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A small piece of code for fun before the weekend, inspired by some recent posts:


cycler := proc(t, k, p, m, n, T) local expr, u, v;
  u := exp(k*I*t);
  expr := exp(I*t) * (1 - u/m + I*(u^(-p))/n);
  v := 1 + abs(1/n) + abs(1/m);
  plots:-complexplot( expr, t = 0 .. T, axes = none,
                      view = [-v .. v, -v .. v] );
end proc:

cycler(t, 5, 3, 2, 3, 2*Pi);

And that can be made into a small application (needs Maple 18 or 2015),

Explore( cycler(t, k, p, m, n, T),
         parameters = [ k = -10 .. 10, p = -10 .. 10,
                        m = -10.0 .. 10.0, n = -10.0 .. 10.0,
                        [ T = 0 .. 2*Pi, animate ] ],
         initialvalues = [ k = 5, p = 3, m = 2, n = 3, T = 2*Pi ],
         placement = left, animate = false, numframes = 100 );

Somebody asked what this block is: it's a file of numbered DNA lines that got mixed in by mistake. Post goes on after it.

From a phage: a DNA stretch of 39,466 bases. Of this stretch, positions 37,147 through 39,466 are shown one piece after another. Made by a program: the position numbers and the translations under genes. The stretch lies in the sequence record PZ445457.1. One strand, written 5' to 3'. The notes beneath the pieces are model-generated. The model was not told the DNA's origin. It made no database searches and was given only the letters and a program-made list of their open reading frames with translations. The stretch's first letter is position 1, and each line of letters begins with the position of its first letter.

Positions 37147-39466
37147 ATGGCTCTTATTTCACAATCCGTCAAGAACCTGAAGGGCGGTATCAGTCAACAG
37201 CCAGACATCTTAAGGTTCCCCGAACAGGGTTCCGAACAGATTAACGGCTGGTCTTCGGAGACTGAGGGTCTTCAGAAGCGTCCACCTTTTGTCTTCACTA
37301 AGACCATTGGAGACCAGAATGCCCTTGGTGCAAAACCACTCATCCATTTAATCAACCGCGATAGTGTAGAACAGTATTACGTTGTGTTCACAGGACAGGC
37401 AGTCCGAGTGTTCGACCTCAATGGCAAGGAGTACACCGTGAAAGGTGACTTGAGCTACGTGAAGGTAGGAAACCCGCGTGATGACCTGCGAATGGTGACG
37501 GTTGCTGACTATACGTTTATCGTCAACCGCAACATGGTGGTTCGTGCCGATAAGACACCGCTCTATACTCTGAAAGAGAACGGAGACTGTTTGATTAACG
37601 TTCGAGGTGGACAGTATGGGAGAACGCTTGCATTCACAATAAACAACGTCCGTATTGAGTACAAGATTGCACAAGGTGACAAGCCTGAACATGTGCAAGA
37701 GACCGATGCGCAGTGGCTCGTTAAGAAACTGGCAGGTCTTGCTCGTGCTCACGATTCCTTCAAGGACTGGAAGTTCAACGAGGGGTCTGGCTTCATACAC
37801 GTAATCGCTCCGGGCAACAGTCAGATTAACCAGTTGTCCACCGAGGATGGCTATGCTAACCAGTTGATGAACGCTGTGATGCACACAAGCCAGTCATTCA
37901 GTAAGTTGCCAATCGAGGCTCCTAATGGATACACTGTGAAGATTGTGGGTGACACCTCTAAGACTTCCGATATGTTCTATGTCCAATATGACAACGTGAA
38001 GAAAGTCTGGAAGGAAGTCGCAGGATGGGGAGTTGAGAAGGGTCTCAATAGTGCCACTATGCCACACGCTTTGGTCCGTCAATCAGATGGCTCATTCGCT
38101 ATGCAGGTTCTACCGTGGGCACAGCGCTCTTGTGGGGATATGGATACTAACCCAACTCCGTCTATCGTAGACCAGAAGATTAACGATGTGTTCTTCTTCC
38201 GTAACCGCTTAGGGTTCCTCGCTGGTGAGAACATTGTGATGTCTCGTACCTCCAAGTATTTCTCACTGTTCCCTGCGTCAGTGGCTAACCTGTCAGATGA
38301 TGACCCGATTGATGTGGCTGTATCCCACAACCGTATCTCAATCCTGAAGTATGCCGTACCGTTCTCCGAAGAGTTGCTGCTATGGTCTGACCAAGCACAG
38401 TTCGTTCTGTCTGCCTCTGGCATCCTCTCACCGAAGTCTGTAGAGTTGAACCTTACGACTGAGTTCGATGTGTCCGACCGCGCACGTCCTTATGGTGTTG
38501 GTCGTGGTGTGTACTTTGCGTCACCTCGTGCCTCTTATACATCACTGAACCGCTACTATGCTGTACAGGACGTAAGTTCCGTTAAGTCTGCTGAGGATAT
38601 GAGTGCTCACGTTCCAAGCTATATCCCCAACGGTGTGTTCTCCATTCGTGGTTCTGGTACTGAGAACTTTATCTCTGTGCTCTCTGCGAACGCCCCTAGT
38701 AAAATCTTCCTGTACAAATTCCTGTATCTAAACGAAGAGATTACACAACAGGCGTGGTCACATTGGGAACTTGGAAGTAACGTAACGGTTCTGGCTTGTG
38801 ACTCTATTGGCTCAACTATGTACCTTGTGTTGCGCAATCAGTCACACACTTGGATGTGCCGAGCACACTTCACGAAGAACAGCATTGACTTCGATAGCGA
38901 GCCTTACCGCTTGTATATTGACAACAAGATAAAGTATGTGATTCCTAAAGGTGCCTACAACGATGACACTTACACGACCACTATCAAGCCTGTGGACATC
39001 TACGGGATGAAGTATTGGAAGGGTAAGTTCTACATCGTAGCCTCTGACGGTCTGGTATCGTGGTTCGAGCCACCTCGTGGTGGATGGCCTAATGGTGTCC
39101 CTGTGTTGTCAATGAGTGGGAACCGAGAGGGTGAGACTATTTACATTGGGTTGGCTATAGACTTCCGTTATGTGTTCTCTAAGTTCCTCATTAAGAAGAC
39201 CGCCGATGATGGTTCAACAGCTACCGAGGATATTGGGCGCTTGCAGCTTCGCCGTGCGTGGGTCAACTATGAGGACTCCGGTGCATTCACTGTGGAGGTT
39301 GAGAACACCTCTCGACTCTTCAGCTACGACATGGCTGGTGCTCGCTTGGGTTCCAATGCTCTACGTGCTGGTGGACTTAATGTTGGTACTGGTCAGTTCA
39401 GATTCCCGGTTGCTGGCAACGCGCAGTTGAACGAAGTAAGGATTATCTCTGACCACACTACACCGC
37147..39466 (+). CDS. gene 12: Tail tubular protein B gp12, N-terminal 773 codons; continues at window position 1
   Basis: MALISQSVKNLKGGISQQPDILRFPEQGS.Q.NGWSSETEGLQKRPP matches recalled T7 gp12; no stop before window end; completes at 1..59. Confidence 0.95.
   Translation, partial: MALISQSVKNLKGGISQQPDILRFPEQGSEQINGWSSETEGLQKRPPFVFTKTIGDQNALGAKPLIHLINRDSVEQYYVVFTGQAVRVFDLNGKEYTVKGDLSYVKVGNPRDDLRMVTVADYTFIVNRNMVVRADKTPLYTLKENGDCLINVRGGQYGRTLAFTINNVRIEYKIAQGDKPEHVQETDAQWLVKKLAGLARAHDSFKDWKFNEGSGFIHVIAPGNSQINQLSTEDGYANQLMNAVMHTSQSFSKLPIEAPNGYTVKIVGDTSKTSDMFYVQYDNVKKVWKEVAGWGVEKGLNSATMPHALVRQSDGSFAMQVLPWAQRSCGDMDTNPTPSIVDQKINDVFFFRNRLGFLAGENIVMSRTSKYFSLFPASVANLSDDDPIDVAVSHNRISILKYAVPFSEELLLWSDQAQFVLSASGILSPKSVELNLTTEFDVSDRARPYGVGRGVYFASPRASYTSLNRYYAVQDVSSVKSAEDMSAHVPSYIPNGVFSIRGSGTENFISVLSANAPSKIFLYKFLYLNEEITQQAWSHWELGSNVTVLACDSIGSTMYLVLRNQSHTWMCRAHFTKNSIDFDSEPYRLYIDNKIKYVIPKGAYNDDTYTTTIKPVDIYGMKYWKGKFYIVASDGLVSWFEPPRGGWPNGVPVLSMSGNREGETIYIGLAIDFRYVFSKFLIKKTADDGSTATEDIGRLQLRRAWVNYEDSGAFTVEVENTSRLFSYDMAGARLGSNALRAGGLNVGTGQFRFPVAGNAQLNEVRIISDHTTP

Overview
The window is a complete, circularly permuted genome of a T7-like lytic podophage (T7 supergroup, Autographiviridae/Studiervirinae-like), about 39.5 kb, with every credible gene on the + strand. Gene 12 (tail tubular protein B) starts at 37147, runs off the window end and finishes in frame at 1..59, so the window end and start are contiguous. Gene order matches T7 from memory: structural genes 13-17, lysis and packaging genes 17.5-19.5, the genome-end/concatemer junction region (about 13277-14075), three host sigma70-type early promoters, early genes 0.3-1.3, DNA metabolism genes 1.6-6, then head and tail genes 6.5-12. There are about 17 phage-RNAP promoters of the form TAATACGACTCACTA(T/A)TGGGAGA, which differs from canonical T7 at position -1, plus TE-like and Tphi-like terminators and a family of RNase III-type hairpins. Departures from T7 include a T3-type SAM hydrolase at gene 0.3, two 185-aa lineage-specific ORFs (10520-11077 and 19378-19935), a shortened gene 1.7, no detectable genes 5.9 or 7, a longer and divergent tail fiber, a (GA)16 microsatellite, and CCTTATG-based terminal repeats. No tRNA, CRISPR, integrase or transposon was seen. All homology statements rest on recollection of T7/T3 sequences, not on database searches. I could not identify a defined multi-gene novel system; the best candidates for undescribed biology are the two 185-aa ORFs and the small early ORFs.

The animation of parameter T from 0 to 2*Pi can also be fun if the view option is removed/disabled in the call to complexplot. (That could even be made a choice, by adding an additional argument for calling procedure cycler and an accompanying checkbox parameter on the exploration.)


Maplesoft will be hosting the 2015 Maple T.A. User Summit this June 15 - 17 in New York City. Don’t miss this opportunity to learn about new trends in online education while networking and socializing with fellow educators and Maple T.A. users in the city that never sleeps!

We are happy to announce that the schedule has been finalized! The event will include keynote presentations, talks and discussions from users and Maplesoft staff, training sessions, a welcome reception and a boat cruise around New York City, 

If you'd like ot sign-up but still haven't - don't hesitate to do so today using the following link: .

I hope to see you there!

Maplesoft Product Manager, Maple T.A.